Shows ntfs and lba but print it again and it's gone:

# parted MyDrive.img
GNU Parted 3.2
Using /dev/shm/MyDrive.img
Welcome to GNU Parted! Type 'help' to view a list of commands.
(parted) print                                                            
Model:  (file)
Disk /dev/shm/MyDrive.img: 1074MB
Sector size (logical/physical): 512B/512B
Partition Table: msdos
Disk Flags: 

Number  Start   End     Size    Type     File system  Flags
 1      1049kB  1024MB  1023MB  primary

Your 2nd method using terminal commands, performed on the copy:

# parted MyDrive-Copy.img mkpart primary NTFS 1 1024
# parted MyDrive-Copy.img align-check optimal 1
1 aligned
# parted MyDrive-Copy.img print
Model:  (file)
Disk /dev/shm/MyDrive-Copy.img: 1074MB
Sector size (logical/physical): 512B/512B
Partition Table: msdos
Disk Flags: 

Number  Start   End     Size    Type     File system  Flags
 1      1049kB  1024MB  1023MB  primary

Are there actually any differences?

# cmp -l MyDrive.img MyDrive-Copy.img && echo Identical || echo Different
Identical

(Without the copy method, they would have different disk identifiers as it's random every time you mkpart. With GPT partitions, each individual partition would also have a unique PARTUUID so the method does not apply to other partitioning schemes, or rather you have to check what the differing bytes represent.)


So, you do get the same result after all, unless the commands are different (there was no set in your first example).


(*)

To make the confusion perfect, after mkntfs on the partition, parted detects NTFS to be present and set 1 lba on does not set Linux as partition type anymore. This also means with random data on the disk you might get random results in your partition table.

So there may be a point to specifying NTFS when you mkpart after all. parted remembers this type for the current session and acts accordingly when picking partition types. Translated to the terminal, it might be best to do it all in one command.

# parted MyDrive.img \
    mklabel msdos \
    mkpart primary NTFS 1 1024 \
    set 1 lba on \
    align-check optimal 1 \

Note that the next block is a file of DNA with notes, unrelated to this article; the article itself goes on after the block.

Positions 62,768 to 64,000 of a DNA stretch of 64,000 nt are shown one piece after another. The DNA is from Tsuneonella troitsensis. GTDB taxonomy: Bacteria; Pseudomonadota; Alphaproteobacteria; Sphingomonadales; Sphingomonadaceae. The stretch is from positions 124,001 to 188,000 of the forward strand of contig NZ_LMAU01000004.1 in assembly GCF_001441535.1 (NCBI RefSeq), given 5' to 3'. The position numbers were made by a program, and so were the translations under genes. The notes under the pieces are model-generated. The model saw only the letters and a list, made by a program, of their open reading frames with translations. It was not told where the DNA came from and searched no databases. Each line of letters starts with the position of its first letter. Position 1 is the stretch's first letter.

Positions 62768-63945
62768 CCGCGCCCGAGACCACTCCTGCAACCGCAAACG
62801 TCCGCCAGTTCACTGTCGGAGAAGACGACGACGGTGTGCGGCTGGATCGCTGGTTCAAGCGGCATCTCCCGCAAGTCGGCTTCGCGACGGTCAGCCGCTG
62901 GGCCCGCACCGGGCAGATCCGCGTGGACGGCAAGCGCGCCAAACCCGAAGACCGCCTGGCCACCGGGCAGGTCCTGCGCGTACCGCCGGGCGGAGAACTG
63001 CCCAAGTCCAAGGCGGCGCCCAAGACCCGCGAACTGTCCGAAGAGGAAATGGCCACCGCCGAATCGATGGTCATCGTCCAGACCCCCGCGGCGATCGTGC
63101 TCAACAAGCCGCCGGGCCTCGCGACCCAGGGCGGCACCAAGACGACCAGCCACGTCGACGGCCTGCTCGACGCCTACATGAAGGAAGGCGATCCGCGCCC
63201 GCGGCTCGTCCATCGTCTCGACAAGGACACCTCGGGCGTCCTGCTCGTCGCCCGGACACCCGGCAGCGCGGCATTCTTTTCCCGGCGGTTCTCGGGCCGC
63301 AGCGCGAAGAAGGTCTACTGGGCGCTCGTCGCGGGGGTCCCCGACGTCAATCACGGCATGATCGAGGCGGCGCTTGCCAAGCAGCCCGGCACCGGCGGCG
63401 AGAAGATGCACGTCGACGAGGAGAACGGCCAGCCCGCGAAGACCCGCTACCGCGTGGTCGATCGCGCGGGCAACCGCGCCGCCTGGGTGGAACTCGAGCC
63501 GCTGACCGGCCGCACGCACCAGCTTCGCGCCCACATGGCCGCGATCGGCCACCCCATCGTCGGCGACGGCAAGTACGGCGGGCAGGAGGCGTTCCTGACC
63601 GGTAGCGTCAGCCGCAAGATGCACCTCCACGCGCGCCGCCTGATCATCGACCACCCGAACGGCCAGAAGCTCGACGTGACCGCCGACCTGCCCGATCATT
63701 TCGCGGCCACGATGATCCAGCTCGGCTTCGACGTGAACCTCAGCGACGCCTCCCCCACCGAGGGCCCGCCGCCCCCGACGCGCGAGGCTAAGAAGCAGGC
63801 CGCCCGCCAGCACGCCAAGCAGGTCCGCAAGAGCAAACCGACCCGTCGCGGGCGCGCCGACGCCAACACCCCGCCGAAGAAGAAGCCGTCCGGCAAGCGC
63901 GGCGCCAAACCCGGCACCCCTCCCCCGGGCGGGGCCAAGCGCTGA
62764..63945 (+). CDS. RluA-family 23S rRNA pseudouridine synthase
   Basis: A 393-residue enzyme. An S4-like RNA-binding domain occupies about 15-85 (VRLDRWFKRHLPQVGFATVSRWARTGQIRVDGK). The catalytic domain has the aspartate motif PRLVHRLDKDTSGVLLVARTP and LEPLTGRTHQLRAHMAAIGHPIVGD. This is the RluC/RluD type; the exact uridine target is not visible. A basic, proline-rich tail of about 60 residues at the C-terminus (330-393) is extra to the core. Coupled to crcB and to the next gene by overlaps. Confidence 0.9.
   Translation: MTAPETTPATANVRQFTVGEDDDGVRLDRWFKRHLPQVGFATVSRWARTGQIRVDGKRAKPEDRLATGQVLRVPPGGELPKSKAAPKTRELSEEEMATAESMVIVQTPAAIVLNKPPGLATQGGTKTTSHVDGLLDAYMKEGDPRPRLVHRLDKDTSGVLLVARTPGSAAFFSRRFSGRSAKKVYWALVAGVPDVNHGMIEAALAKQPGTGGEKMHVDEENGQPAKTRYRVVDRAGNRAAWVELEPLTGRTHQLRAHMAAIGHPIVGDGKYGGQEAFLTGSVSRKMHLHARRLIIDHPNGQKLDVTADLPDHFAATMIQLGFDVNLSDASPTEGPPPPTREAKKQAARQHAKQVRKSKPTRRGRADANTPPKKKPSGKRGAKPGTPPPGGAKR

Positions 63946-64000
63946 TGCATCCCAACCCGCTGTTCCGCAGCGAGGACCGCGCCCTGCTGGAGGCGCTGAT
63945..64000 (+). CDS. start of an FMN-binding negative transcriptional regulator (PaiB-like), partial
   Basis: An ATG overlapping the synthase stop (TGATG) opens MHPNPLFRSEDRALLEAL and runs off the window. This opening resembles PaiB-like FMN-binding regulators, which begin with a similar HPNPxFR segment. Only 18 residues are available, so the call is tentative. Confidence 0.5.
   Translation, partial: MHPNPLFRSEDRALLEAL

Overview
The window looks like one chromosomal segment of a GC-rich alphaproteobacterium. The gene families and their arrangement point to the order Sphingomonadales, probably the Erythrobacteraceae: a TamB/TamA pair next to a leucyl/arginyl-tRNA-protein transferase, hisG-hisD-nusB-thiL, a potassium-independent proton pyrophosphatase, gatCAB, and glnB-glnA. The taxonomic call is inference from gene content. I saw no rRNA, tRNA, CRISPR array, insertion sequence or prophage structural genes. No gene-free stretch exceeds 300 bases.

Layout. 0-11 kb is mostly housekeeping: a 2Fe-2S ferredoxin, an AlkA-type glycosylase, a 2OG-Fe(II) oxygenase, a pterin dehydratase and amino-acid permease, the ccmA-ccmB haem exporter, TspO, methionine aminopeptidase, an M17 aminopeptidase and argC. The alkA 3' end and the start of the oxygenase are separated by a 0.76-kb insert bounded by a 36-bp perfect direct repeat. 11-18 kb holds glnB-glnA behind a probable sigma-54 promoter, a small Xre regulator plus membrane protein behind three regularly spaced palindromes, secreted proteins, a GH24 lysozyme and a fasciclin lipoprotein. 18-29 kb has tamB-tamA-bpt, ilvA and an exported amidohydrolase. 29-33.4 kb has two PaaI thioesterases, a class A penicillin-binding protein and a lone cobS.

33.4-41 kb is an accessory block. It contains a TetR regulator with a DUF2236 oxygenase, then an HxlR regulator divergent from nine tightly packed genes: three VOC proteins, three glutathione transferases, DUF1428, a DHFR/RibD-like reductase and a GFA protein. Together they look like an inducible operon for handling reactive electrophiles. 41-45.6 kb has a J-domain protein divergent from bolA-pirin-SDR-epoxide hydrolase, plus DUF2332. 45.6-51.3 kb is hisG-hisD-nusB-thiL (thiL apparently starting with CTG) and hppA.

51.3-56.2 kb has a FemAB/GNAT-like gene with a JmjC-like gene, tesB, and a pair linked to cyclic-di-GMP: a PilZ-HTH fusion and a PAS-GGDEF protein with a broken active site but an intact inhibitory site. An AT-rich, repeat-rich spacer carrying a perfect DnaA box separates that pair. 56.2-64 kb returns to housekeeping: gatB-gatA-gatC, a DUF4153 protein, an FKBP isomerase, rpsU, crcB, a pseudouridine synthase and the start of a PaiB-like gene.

print

Model:  (file)
Disk /dev/shm/MyDrive.img: 1074MB
Sector size (logical/physical): 512B/512B
Partition Table: msdos
Disk Flags: 

Number  Start   End     Size    Type     File system  Flags
 1      1049kB  1024MB  1023MB  primary  ntfs         lba
5
  • Very interesting the answer and contributes a lot to the understanding of the functioning of "parted", however, the question has not yet been answered. If you read carefully, the question is about how to correctly execute the "parted -s" command
    – acgbox
    Mar 22, 2018 at 23:45
  • I consider it answered. Added a print to the last example. Mar 23, 2018 at 0:11
  • Already execute your suggestion. I even mounted the partition (sudo losetup loop1 MyDisk.img) and verified it (sudo -H gparted /dev/loop1) and there is no NTFS partition (or ext4, etc)
    – acgbox
    Mar 23, 2018 at 0:15
  • We're not on the same page here. parted does not create filesystems (it used to have filesystem handling but not anymore), you have to follow it up with mkfs. It is a different story with gparted. With losetup you might need --partscan to see /dev/loopXpY partition devices and then actually run mkntfs /dev/loopXpY. I understood your question to be about the difference in parted print output so my answer is mostly referring to that. Mar 23, 2018 at 0:24
  • Look at this unix.stackexchange.com/questions/433449/…
    – acgbox
    Mar 25, 2018 at 17:50